For batches that mostly do writing (and I know a lot of them) the time-limit attribute is not very helpful anyway.


The JSR-352 introduces an interesting concept of dealing with properties. On almost any level of the job XML you may define your own properties, and then you can access them for substitution in property definitions that are defined after the first property AND belong to the hierarchy where the first property was defined. This example is taken from the spec:

1<job id="job1">
2      <properties>
3         <property name="filestem" value="postings"/>
4      </properties>
5      <step id="step1">
6         <chunk>
7            <properties>
8               <property name="" value="#{jobProperties['filestem']}.txt"/>
9            </properties>
10         </chunk>
11      </step>
12   </job>

The resolution for would be postings.txt. If you want to access the property in some component that’s referenced inside the chunk, for example the ItemReader, you need to inject it with a special annotation BatchProperty:

1@Inject @BatchProperty(name="") 
2String fileName;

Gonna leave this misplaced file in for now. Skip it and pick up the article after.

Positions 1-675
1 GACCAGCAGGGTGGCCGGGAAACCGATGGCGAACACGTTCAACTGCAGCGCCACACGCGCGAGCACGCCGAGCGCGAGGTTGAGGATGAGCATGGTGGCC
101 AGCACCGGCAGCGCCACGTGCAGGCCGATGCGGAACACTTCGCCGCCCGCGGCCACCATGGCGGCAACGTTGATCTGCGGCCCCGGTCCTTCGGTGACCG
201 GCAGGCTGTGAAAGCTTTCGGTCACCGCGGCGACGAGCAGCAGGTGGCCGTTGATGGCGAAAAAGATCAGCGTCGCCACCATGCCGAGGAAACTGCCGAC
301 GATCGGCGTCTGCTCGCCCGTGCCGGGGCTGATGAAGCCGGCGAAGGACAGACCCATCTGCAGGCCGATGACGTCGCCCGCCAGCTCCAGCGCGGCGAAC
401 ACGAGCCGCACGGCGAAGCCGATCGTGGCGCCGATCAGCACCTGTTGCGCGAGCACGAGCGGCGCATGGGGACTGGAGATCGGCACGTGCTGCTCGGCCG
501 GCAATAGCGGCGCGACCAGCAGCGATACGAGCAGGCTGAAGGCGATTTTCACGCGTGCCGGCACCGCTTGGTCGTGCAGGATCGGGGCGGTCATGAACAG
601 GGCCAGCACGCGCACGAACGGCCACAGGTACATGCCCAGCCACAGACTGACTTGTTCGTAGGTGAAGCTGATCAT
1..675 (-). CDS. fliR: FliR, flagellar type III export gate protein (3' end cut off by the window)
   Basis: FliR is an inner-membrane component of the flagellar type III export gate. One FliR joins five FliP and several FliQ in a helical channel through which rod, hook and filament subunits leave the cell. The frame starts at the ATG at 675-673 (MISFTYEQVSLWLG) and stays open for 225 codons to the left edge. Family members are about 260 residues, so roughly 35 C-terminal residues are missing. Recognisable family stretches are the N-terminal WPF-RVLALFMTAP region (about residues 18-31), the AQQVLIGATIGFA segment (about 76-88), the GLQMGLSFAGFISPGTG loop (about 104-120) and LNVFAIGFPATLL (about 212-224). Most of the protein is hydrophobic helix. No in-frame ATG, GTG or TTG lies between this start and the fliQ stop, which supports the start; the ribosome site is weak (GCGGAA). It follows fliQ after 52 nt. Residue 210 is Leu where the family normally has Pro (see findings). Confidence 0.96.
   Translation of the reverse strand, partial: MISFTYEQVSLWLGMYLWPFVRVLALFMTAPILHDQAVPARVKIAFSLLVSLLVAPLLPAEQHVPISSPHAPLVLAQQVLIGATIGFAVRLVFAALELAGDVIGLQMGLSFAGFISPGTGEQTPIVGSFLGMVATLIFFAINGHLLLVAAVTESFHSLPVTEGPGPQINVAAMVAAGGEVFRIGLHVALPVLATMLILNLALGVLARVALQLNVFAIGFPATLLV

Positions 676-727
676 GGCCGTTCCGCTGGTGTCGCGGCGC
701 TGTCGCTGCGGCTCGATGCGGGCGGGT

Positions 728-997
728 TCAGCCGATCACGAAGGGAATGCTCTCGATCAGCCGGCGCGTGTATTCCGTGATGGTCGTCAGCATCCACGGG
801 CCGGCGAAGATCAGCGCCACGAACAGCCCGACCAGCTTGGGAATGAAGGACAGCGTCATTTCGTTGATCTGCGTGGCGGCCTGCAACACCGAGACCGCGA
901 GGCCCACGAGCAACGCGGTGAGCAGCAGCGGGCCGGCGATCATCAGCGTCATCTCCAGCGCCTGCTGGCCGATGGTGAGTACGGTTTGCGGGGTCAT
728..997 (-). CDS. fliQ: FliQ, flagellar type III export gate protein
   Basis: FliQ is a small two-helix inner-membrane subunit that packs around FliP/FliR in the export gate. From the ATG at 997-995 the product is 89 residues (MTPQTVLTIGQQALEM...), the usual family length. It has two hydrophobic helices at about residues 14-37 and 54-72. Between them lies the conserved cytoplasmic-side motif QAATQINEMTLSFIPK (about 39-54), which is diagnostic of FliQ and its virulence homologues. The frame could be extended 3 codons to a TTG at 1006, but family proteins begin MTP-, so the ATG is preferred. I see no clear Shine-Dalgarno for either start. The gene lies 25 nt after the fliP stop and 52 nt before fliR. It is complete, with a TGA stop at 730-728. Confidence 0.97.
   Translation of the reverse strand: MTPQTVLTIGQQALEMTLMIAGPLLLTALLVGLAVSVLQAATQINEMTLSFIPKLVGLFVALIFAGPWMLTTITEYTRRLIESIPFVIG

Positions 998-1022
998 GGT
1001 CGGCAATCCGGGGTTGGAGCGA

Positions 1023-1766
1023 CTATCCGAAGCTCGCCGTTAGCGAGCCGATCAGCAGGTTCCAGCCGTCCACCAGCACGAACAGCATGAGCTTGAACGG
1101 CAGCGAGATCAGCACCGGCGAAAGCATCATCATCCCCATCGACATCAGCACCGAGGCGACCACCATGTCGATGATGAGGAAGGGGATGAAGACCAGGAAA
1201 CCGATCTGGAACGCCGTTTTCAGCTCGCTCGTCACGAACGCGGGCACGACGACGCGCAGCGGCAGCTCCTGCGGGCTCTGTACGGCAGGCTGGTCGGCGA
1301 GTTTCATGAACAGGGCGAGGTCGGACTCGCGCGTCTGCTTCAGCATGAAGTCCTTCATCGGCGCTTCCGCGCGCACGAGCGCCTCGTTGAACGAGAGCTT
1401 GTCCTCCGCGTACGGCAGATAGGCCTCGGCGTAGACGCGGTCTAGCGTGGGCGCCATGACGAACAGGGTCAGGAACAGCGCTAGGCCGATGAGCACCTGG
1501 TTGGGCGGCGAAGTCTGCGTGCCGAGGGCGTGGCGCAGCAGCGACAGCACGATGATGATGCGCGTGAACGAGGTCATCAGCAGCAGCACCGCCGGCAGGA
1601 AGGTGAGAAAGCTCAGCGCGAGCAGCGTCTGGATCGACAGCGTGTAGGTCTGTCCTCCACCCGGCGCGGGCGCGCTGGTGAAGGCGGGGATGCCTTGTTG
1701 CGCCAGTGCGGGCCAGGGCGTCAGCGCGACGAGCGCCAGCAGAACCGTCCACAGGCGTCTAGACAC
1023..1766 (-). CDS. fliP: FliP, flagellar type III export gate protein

Until now we just saw how to define our own properties in the job XML, but the spec offers some more sources for properties. This is the complete list:

  1. jobParameters – specifies to use a named parameter from the job parameters.
  2. jobProperties – specifies to use a named property from among the job’s properties.
  3. systemProperties – specifies to use a named property from the system properties.
  4. partitionPlan – specifies to use a named property from the partition plan of a partitioned step.

This system reflects a little bit a different philosophy of dealing with properties. In a Spring application properties are normally read from a file and/or system properties with a little help of the PropertyPlaceholderConfigurer and then used in bean definitions. In Spring Batch you additionally may access job parameters and job and step execution contexts (the latter would be the location for partition plan parameters) in bean definitions. The JSR-352 does not specify any way of reading properties from an external file, instead the job XML itself seems to be the property file. That’s not very useful, so I guess every implementation will have its own solution for reading properties from an external file.
Anyway, the possibility to define properties directly in the job XML and to build them up in a hierarchieral way is new to Spring Batch and has to be implemented for the JSR-352. Using @Inject @BatchProperty for injecting properties into a bean is new as well, but it’s more or less the same thing that currently does the annotation @Value, so the implementation shouldn’t be much of a problem.


Though the programming models in JSR-352 and Spring Batch are pretty much the same, there are some small differences between the spec and the implementation of Spring Batch. I’m curious about the way these differences are dealt with. Exciting times for batch programmers!